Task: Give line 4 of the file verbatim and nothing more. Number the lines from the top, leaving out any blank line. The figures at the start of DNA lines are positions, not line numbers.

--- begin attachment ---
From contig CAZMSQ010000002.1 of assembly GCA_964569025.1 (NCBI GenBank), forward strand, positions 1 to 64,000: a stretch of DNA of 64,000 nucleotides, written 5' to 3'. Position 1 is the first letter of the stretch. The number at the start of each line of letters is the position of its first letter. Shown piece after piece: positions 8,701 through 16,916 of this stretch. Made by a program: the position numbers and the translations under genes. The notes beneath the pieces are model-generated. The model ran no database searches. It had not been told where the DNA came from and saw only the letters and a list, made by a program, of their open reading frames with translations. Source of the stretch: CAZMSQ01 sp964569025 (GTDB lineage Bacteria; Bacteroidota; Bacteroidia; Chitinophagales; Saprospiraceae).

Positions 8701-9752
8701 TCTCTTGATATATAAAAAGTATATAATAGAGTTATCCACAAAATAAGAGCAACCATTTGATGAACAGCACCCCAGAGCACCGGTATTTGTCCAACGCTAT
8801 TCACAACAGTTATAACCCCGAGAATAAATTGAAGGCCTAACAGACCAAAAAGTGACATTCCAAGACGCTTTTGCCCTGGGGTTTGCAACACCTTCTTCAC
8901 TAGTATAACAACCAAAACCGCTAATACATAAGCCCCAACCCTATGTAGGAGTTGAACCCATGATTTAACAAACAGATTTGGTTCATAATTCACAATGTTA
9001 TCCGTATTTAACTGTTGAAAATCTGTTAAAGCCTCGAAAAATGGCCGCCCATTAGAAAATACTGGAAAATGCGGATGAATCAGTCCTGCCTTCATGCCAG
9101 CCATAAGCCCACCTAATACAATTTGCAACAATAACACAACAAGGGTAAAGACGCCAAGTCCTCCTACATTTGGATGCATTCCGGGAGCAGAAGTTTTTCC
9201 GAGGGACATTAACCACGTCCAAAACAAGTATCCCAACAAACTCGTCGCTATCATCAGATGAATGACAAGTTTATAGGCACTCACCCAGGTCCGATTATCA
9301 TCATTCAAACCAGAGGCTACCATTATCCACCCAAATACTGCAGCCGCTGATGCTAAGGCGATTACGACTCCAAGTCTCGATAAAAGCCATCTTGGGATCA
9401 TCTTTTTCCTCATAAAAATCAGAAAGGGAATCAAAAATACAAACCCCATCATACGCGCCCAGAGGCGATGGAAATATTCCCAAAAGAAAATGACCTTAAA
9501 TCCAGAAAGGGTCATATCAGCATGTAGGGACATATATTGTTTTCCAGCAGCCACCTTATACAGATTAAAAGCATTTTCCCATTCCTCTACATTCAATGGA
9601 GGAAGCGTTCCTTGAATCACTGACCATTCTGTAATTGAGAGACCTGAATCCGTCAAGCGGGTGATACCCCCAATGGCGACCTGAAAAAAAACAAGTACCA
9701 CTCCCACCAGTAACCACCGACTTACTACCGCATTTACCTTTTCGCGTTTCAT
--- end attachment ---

8801 TCACAACAGTTATAACCCCGAGAATAAATTGAAGGCCTAACAGACCAAAAAGTGACATTCCAAGACGCTTTTGCCCTGGGGTTTGCAACACCTTCTTCAC